Between 40,000-50,000 Jews live in Mexico, representing about .04 percent of the population, but they are responsible for providing 15 percent of the jobs in the country. Three-quarters of Mexican Jews are employers.
Affiliation rates are also unbelievably high. Upwards of 90 percent of Jewish kids attend one of Mexico City's 16 Jewish schools, and no one is turned away because he or she can't pay. More than one third of families receive community assistance.
According to Gorodzinksy and Lulka, the cost of being Jewish in Mexico requires a net income of $4,000 a month -- substantially more than most Mexicans take home and, it's worth noting, more than I do too. Were I living in Mexico I might be considered middle class by national standards, but poor by Jewish ones. Regardless, my kids would automatically get tuition and other help -- not a bad deal.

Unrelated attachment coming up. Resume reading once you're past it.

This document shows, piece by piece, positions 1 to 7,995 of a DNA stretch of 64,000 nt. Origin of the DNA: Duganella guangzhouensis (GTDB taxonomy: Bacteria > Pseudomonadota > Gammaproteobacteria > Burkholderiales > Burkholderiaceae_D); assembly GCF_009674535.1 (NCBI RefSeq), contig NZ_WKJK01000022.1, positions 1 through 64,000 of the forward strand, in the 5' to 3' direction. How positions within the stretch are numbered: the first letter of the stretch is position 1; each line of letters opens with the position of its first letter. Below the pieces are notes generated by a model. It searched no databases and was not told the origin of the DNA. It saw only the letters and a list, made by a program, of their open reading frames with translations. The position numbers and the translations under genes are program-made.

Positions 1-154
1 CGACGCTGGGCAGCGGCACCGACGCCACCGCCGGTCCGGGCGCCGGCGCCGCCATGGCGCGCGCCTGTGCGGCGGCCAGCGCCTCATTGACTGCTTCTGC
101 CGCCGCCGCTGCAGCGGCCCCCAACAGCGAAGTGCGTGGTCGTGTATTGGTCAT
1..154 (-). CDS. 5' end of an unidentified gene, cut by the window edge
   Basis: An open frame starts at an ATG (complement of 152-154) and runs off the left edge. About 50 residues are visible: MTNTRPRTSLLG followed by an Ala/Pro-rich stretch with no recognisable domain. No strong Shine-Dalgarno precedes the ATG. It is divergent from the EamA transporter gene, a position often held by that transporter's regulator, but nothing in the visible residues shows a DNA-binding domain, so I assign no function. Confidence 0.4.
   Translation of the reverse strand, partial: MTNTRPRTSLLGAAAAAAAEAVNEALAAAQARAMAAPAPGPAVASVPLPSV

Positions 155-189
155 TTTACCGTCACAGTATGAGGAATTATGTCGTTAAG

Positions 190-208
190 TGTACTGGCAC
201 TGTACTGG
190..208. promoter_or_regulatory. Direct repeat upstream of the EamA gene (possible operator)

Unsurprisingly, this commitment represents a massive cost burden that is getting ever harder to bear. Most American Jews started paying attention to the economic downturn only in the past year or two. In Mexico, the economic crisis is 20 years in the making.
Mexican Jews boast an in-marriage rate that would make American Jewish leaders weep with envy. Even the sons of famous publicists marry within the tribe.